Butcher Babies shrieked and screamed their way uninhibited through a brutal set list consisting of several songs from their sophomore release Goliath and their debut EP including title track “Goliath,” “The Mirror Never Lies,” “I Smell A Massacre,” “Magnolia Blvd,” and “Mr. Slowdeath.” Near the middle of their set, Shepherd instructed the club to turn the house lights on in an effort to better see the packed venue and the faces of those in attendance. This was met with cheers, whistles and screams of approval from the excited throng as the lights went up and they were better able to see the performers as well.
“I think I like this doing it with the lights on s**t,”- Shepherd to Harvey.
At the end of their performance, to get even closer to the ravenous masses, Shepherd and Harvey even went as far as to climb atop the barricade (with security assistance) to actually reach out and scream right in the faces of the adoring fans closest to the front. Despite deviating from the expected sound trend implied by sharing billing with ITM, Butcher Babies seemed to have won over a few new fans on this night and thrilled old fans with their trademark raucousness, sensuality and ferocity.
Finally, the time had arrived that the crowd had been waiting for, In This Moment. As the stage was set and the fog began to roll out over the stage, “It Is Written” plays in the background and then it rolls right into “Rise With Me” as front woman Maria Brink takes her place atop a platform of sculpted skulls and body limbs. The fog, the lights, Brink’s stage presence and confidence, these are all things that make an ITM show. The ambiance is hauntingly beautiful with echoic elements of velvety soft entrancement. You want to give in to Brink from the moment she enters the room and it doesn’t matter what preconceptions you come in with, ITM has a way of breaking you down. Brink’s vocal dynamics, ranging from soft, almost whispers to more seductive, come-hither singing, to the more ear-piercing and commanding shrieks of fire and rage. Accompanied by ITM co-founder Chris Howorth (guitar), Travis Johnson (bass), Randy Weitzel (guitar), Tom Hane (drums) and the “Blood Girls” (dancers), Brink alone does not a show make; granted, she is quite a spectacle by herself, but it takes entire ensemble to make this production work. The men of ITM seem content to let Brink take center stage, literally, and allow the ethereal feel of the set revolve around her effervescent beauty, but some of the fun of the show comes from keeping an eye on them as well. Johnson, Weitzel, Howorth and Hane all have their own nuisances and nods that they do during their performances that make them just as interesting (if at times not more so) to watch as Brink. If it’s not the haphazard hair-tossing or instrument pointing, it’s the goofy face making or their own onstage interactions that make them watch-worthy.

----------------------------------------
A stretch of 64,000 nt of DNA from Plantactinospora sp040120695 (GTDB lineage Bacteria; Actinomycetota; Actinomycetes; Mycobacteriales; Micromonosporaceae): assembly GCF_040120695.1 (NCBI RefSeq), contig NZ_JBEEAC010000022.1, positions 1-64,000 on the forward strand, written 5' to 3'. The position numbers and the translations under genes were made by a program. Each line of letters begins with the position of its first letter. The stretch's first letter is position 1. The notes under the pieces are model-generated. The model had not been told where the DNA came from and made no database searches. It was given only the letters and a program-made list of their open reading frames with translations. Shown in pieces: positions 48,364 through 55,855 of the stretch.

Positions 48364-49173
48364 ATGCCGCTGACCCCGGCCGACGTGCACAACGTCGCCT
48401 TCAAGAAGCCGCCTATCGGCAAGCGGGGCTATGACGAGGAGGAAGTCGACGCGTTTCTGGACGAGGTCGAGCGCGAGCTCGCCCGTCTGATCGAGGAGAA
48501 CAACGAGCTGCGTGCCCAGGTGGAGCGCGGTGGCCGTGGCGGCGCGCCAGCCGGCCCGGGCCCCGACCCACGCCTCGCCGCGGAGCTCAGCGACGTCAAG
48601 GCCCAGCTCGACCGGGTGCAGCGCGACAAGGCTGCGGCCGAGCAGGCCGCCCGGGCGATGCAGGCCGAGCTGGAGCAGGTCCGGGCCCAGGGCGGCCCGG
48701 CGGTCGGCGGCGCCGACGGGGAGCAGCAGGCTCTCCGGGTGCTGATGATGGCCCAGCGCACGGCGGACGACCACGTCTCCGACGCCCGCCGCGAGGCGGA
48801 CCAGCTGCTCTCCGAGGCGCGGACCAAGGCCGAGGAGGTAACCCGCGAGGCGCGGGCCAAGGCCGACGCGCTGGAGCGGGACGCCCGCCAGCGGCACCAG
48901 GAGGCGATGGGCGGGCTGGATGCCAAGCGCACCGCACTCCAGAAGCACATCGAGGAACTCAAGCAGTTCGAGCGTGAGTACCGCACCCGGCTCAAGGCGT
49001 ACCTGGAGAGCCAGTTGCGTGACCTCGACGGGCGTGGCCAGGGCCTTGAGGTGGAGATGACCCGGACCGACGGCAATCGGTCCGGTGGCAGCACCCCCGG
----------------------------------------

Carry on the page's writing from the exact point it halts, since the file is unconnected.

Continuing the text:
Blazing through songs from their fourth studio album Blood including “Adrenalize,” “Burn,” “Beast Within,” and “Into The Light,” ITM also surprised fans with a sensual mid-set cover of Nine Inch Nails “Closer.” They followed that with drum solo from Hane and snippets from songs from the first album Beautiful Tragedy- their first single “Prayers,” “Next Life,” and the heaviest song off that album, “Daddy’s Falling Angel.” For old-school ITM fans this was a dream medley featuring some of the best tracks off Beautiful Tragedy, for newer fans it gave a glimpse into where it all started. ITM closed out the night with an encore performance of their hit single “Blood,” sparking a final jolt of energy and excitement throughout the venue and giving attendees their last shot of adrenaline for the night.
Hellpop II has come to a close, but you can still catch In This Moment and Butcher Babies on ShipRocked. You can check out Before The Mourning, All Hail The Yeti and Devour The Day via their Facebook pages to see tour dates and listen to music. Hellpop II brought ITM to fans across the U.S and introduced new artists to their ever-expanding legion of devotees along the way. Even if you’d never heard of some these artists before, you have now and if ITM believes in them, maybe you should, too…